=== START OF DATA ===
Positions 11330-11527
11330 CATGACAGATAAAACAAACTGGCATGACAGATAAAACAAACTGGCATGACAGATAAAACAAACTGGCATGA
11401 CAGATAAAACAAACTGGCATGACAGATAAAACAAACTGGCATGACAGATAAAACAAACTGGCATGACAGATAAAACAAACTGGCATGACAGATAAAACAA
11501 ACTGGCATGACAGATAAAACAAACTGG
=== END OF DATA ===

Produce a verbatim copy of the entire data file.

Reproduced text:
Positions 11330-11527
11330 CATGACAGATAAAACAAACTGGCATGACAGATAAAACAAACTGGCATGACAGATAAAACAAACTGGCATGA
11401 CAGATAAAACAAACTGGCATGACAGATAAAACAAACTGGCATGACAGATAAAACAAACTGGCATGACAGATAAAACAAACTGGCATGACAGATAAAACAA
11501 ACTGGCATGACAGATAAAACAAACTGG